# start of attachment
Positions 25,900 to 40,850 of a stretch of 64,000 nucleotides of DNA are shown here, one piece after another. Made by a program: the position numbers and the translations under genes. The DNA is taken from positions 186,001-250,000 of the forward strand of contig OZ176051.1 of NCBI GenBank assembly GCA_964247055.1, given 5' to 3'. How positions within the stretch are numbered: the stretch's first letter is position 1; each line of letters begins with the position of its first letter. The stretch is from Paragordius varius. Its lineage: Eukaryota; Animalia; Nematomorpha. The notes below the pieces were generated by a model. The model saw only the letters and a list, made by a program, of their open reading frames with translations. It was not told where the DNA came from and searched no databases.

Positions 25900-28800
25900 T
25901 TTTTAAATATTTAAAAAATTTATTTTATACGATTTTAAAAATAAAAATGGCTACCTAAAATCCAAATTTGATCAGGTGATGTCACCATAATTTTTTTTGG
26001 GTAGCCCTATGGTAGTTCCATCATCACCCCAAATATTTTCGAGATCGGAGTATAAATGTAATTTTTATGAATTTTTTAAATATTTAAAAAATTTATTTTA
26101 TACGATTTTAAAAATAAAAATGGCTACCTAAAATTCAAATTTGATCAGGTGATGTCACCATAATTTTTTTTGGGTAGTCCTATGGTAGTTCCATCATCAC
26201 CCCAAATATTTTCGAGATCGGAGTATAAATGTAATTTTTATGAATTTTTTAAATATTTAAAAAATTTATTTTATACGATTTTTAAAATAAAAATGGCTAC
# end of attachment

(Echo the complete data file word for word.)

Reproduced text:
Positions 25,900 to 40,850 of a stretch of 64,000 nucleotides of DNA are shown here, one piece after another. Made by a program: the position numbers and the translations under genes. The DNA is taken from positions 186,001-250,000 of the forward strand of contig OZ176051.1 of NCBI GenBank assembly GCA_964247055.1, given 5' to 3'. How positions within the stretch are numbered: the stretch's first letter is position 1; each line of letters begins with the position of its first letter. The stretch is from Paragordius varius. Its lineage: Eukaryota; Animalia; Nematomorpha. The notes below the pieces were generated by a model. The model saw only the letters and a list, made by a program, of their open reading frames with translations. It was not told where the DNA came from and searched no databases.

Positions 25900-28800
25900 T
25901 TTTTAAATATTTAAAAAATTTATTTTATACGATTTTAAAAATAAAAATGGCTACCTAAAATCCAAATTTGATCAGGTGATGTCACCATAATTTTTTTTGG
26001 GTAGCCCTATGGTAGTTCCATCATCACCCCAAATATTTTCGAGATCGGAGTATAAATGTAATTTTTATGAATTTTTTAAATATTTAAAAAATTTATTTTA
26101 TACGATTTTAAAAATAAAAATGGCTACCTAAAATTCAAATTTGATCAGGTGATGTCACCATAATTTTTTTTGGGTAGTCCTATGGTAGTTCCATCATCAC
26201 CCCAAATATTTTCGAGATCGGAGTATAAATGTAATTTTTATGAATTTTTTAAATATTTAAAAAATTTATTTTATACGATTTTTAAAATAAAAATGGCTAC